Exploring the Benefits of Galls on Plants

2 Jul 2018 Complex Torotorofotsy-Ihofa, Madagascar, Africa Biodiversity | Mammals | Plants | Primates

Nantenaina Rindra Harilanto

Other projects

11 Sep 2020

Plant-Galls-Lemur Frugivore Interactions

While galls on leaves or twigs of plants are often considered as detrimental for the host, they may also provide benefits to the plants by attracting frugivores, which play vital role as seed dispersers. However, we don’t know about the validity of such concept, but it could provide us important insights in understanding the mechanism of plant-frugivore interactions. In this project, I propose to investigate how plant galls influence plant-frugivore interactions and plant fitness. To do this, I will use data on field observations of seed dispersal by two lemur species and analyses of gall trait in the field and in laboratory (morphological and nutritional). The field portion of this project will be conducted in the rainforests of the Complex Torotorofotsy-Ihofa, eastern part of Madagascar. This project is expected to advance our understanding of seed dispersal ecology and biodiversity maintenance.

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This project will be conducted in the rainforests of Complex Torotorofotsy-Ihofa, in the region of Andasibe, east of Madagascar. It aims to investigate how insect-induced galls influence plant-frugivore interactions and plant fitness. Such research objective can provide new insights in understanding plant-frugivore interactions and can shed light on the potential roles of galls in evolutionary and ecological contexts. This project is also important for our understanding of the mechanism that might influence plant fitness and the maintenance of plant diversity. It will be focused on:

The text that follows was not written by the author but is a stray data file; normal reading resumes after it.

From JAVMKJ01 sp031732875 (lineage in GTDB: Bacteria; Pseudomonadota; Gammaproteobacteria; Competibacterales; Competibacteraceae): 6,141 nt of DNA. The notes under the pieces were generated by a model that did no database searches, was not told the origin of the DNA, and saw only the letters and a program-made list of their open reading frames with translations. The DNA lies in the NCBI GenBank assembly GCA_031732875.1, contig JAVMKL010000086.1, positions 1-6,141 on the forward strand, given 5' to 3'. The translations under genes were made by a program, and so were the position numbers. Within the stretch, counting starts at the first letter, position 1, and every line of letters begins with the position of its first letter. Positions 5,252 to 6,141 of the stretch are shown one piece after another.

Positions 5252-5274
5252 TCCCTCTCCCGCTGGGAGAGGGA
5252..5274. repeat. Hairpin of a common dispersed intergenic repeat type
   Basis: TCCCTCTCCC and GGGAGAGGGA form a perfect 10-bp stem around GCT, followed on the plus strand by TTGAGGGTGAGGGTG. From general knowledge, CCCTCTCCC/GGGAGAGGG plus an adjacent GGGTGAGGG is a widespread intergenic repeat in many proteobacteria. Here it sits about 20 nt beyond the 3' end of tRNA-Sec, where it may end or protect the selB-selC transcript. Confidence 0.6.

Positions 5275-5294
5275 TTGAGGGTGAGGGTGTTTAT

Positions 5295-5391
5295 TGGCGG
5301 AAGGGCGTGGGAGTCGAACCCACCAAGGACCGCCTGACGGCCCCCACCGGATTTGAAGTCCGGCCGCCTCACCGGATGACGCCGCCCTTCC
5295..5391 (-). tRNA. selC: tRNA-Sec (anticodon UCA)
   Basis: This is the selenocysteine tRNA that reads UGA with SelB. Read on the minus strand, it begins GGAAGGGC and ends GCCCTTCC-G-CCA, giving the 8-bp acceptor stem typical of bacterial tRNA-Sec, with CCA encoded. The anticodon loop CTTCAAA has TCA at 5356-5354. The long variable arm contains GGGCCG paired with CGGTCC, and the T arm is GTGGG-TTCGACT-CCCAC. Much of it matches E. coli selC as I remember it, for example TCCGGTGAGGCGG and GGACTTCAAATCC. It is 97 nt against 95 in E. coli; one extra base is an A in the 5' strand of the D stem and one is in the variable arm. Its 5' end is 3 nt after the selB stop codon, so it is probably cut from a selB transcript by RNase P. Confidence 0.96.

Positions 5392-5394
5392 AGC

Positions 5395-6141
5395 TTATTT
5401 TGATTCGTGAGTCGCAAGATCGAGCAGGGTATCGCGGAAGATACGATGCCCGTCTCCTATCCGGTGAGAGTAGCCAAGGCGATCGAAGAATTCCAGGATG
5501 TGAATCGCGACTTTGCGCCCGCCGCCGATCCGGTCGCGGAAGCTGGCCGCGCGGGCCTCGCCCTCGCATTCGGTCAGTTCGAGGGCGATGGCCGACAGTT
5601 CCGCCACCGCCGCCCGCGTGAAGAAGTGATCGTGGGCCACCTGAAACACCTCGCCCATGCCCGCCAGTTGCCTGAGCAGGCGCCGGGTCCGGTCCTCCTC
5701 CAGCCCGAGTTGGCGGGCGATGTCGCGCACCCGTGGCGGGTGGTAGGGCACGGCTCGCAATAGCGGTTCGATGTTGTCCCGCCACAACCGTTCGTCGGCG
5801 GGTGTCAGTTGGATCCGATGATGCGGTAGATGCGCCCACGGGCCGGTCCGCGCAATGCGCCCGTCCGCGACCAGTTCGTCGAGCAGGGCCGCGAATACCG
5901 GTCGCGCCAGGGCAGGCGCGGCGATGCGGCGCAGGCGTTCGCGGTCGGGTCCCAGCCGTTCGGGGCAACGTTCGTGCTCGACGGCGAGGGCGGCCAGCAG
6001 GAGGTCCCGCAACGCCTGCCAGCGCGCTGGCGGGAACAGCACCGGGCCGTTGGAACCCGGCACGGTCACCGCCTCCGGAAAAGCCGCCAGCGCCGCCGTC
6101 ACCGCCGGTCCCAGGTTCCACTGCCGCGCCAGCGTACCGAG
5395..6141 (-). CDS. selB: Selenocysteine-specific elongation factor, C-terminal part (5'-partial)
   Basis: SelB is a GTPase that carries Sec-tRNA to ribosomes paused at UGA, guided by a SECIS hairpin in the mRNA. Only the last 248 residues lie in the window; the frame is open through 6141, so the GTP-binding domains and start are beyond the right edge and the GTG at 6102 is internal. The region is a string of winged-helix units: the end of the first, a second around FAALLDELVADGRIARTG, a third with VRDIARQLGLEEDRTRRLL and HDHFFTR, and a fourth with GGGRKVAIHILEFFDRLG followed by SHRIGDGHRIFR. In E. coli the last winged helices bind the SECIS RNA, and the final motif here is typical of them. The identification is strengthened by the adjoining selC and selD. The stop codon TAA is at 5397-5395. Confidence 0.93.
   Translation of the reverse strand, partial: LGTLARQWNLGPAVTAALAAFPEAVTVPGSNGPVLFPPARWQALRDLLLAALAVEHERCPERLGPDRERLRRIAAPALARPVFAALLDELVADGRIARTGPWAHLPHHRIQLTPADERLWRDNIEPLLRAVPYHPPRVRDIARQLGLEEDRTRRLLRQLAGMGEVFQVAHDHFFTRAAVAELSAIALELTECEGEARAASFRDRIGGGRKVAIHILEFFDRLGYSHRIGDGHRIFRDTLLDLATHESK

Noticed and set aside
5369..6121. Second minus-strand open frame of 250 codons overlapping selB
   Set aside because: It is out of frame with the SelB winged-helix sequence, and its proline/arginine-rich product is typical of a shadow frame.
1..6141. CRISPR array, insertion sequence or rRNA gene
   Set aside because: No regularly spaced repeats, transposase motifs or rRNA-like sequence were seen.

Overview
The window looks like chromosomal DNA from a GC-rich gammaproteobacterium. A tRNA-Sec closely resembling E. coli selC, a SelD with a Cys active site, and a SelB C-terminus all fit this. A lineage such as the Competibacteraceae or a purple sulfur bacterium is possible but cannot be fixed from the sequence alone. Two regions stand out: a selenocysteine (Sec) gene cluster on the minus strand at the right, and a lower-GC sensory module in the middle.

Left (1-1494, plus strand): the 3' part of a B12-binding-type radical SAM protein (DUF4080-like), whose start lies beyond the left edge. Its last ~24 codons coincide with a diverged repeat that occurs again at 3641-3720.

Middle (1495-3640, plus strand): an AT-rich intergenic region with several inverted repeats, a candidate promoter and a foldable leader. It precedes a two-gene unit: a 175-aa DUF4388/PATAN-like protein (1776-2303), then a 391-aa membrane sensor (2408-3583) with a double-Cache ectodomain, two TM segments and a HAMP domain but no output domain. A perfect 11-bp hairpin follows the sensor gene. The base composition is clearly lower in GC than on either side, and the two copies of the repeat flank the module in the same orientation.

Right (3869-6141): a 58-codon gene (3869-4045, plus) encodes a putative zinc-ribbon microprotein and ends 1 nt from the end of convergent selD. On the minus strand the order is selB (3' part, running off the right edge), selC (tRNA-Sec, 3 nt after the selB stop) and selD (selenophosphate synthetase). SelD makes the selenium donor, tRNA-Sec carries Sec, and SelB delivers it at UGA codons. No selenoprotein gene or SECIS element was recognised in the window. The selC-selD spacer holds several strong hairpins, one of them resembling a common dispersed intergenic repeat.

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1) characterizing how gall conspicuousness affect lemur frugivore attractions to infected plants,

2) investigating the importance of galls in lemur frugivore diet

3) determining the ecological consequences of galls on plant fitness.

To reach these objectives, I will use data from field observations of lemur attractions to fruiting plants combined with data on gall traits from examination of plants in the field and in herbaria. In the field, I will follow groups of frugivorous lemurs, I will focus on the feeding behavior and record what plant species and which organ it consumes (fruits, leaves, leaves with galls, galls on twigs). Also, I will measure the following traits on galls on plant specimens at several herbaria and from field collection of infected plants: color against foliage background and relative to fruit color, size relative to fruit size and shape relative to fruit shape. I will also dissect galls and carefully look under a microscope what mechanism might have induced the galls (i.e.: insect, fungi or bacteria). Then, I will conduct nutritional analyses of all plant organs that the frugivorous lemurs are consuming, and investigate the relative importance of nutrients in galls compared to fruits and other plant materials. Finally, I will use the data on frugivore attraction to galls to investigate whether that increases the probability of seeds to be dispersed.

This project is expected to provide insights in understanding the interactions of plants with other species (insects and frugivorous vertebrates). It not only gives primarily data for macronutrient and energy providing by galls for frugivore, but, it will also shed light the important roles of frugivore in maintaining the equilibrium of ecosystems by dispersing seeds, and will explore a unique and poorly understood ecological process. I am hoping to make an important discovery that will contribute to the advancement of the field of plant science and conservation through this project.

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